Catch shooting stars from the Perseids! – Astronomy now



It’s that time of year again! The Perseid meteor shower, which peaks this week, is eagerly awaited by observers who hope to enjoy the spectacular sight of several meteors raining down on balmy summer nights.

A stunning composite image of the Perseid 2020 meteor shower over the island of Seč in the Pardubice region of the Czech Republic. A BCF-modified Canon 6D camera and a Samyang 12mm, f / 2.8 lens took 30-second exposures for the meteors, while a Samyang 24mm, f2.2 lens handled the foreground panorama. Image: Petr Horalek

Perhaps you prefer to gaze at the sky for Perseid meteors, or perhaps you let digital technology record the extravagance instead. You might be looking forward to sharing the Perseid viewing experience with a group of astro-society friends, or for you, meteor watching might be a chance to find inner peace and loneliness under a sky strewn with stars. Whichever way you choose to look, and whether you’re there for the science or just for the fun of it, the Perseids have something for everyone.

Where did the Perseids come from?

As comets make their way through the inner solar system, their surfaces are heated by the warming sun and they become more active. Some of the cometary material is lost and particles ejected, which over time have propagated along the comet’s orbit around the Sun. When Earth crosses this stream of particles, a number of them enter our upper atmosphere, vaporizing to form the trails of light that we see as meteors.

Each meteor shower is linked to a “parent comet”, periodic comet 109P / Swift-Tuttle being associated with the Perseids. This comet has a period of 133 years and last returned to the inner solar system in 1992. Increased rates of Perseids were observed in the early 1990s, which corresponded to this return. Higher Perseid activity was last seen in 2016, although astronomers do not predict high rates for 2021.

No Moon this year!

It promises to be a good year for the Perseids as the pesky moon will not interfere with sightings. It is a new moon on August 8 and it reaches the first quarter on August 15. The Perseids have extreme activity from July 17 to August 24, with meteor rates expected to peak between 7 p.m. and 10 p.m. UT (8 p.m. and 11 p.m. BST) on August 12/13, although some sources cite the maximum occurring later in 02h UT (3h BST).

Reports are already pouring in on Perseid activity, including NASA cameras capturing more than a dozen Perseid fireballs across the United States on the night of August 5.

When to look and where to look

The most profitable nights to research Perseids are August 11/12 and 12/13, but you have to be prepared to stay awake until after midnight and into the early hours of the morning or longer if you want to see your fair share of. meteors. The crescent moon sets at 10 p.m. BST on both nights.

During all meteor showers, the falling stars belonging to the rain (that is, non-sporadic or random meteors, which occur frequently every night) can be attributed to an area of ​​the sky called the radiant. The Perseid radiant is at the far north of Perseus (see graph) and sits low in the northeastern sky at nightfall, climbing to a decent elevation of around 50 degrees at 2 a.m. At this time, the areas of the sky where the Perseids are more likely to spawn will be much better placed than before midnight.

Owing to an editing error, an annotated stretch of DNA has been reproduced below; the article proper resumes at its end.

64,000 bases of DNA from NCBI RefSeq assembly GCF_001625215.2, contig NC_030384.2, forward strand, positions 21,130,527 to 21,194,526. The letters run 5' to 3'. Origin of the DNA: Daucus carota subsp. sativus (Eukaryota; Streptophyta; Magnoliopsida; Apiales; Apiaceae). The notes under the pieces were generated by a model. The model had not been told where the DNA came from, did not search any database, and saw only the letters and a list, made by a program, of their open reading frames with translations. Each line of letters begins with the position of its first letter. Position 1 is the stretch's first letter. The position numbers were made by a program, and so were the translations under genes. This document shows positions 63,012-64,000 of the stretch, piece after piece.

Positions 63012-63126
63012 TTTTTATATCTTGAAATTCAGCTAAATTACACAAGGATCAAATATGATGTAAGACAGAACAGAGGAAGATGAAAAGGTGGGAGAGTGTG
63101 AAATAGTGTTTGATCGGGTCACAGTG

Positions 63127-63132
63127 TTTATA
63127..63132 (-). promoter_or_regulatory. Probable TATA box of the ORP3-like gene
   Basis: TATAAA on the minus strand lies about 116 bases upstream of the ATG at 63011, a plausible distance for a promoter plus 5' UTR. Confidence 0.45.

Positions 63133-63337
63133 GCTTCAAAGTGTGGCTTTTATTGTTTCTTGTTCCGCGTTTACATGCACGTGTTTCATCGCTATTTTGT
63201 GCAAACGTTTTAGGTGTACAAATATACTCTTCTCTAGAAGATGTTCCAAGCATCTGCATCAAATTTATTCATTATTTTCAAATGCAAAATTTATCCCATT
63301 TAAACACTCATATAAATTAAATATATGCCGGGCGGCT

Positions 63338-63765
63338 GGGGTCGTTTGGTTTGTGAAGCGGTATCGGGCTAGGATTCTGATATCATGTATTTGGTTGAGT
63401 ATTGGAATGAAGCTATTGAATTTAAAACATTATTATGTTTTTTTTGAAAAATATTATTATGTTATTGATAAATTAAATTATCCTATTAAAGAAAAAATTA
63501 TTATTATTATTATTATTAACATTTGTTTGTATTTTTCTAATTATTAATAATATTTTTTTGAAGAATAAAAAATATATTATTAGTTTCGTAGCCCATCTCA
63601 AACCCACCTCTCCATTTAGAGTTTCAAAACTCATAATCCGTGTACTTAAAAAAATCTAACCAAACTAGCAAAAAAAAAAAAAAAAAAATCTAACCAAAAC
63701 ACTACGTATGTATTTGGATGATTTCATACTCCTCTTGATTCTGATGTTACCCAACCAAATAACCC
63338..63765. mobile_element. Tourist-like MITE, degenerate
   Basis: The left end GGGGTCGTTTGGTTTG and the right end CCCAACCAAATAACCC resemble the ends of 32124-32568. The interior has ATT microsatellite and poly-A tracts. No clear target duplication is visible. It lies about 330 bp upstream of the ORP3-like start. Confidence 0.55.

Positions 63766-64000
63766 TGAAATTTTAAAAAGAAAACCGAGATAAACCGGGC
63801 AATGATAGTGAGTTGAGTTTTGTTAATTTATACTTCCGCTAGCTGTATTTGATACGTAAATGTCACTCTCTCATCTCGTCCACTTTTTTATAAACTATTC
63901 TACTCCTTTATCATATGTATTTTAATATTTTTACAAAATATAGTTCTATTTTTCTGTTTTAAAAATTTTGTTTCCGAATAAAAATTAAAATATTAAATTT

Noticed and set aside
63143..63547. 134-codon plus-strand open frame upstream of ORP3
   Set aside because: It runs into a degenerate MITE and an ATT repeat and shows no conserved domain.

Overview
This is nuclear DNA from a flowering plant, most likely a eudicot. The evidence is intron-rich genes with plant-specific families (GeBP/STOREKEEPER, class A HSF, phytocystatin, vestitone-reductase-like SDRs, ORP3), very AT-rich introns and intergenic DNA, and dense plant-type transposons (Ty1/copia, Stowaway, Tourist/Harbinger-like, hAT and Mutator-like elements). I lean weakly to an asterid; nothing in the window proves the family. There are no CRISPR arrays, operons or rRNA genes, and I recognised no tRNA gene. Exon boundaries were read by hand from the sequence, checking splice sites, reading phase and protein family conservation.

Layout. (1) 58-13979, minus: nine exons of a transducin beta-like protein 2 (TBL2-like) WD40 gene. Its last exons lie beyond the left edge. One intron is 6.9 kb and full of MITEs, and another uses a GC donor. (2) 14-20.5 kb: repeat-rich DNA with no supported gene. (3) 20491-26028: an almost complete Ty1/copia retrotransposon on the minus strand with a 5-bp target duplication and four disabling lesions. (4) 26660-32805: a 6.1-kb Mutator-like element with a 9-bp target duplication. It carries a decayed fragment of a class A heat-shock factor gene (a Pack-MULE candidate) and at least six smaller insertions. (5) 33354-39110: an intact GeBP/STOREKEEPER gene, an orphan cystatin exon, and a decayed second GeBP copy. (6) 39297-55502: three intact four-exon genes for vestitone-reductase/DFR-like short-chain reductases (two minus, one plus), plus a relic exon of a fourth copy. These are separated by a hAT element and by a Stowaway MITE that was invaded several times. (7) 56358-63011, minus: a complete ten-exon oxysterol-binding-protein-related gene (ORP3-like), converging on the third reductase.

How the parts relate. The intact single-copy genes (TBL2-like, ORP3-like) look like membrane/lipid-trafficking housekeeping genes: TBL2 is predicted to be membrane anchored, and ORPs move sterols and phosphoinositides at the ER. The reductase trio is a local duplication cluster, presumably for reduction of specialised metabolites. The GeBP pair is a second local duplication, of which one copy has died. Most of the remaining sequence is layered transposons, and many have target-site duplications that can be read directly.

The Perseid radiant migrates east in July and August in the far north of the constellation Perseus. On August 11/12 and 12/13, the radiant is located a few degrees northeast of the +4.6 magnitude star eta Persei. A graphic by Greg Smye-Rumsby.

To increase your chances of seeing the most Perseids, don’t look closely at the spot in the sky where the beaming is located, although this advice may seem counterintuitive. The Perseid meteor trails or trails here will appear short and therefore more difficult to see. You will see many more shooting stars if you observe an area of ​​the sky 30-40 degrees from the radiant (hence meteor trails may appear longer) and about 50 degrees above the horizon.

How many shooting stars will I see?

One can never be completely accurate when it comes to predicting observed meteor rates for a meteor shower. On an average year, assuming a cloudless and haze-free sky over a dark observation site, observers can expect to see between 50 and 70 Perseid meteors every hour near the summit. In cities, the rates observed can still be of the order of ten per hour in the early morning when the radiant heat is high.

A brilliant Perseid crosses the sky on August 13, 2017. Image: Graham King.

The Perseids are renowned for producing an abundance of bright meteors and fireballs which often leave lingering trails or trails, although they always produce more faint meteors than bright meteors; this is where watching under dark skies really pays off. The Perseids produce rapid meteors, entering the upper atmosphere at 60 km / second.

It will pay off to do some research beforehand to find a good site from which to observe if your back garden or usual location has a poor view to the east. No matter where you are observing from, make sure you have a comfortable viewing position – a lounge chair or lounge chair is a good choice – and if you can, adjust to the dark for at least 15 to 20 minutes before starting a meteor watch.

Hopefully a clear sky!


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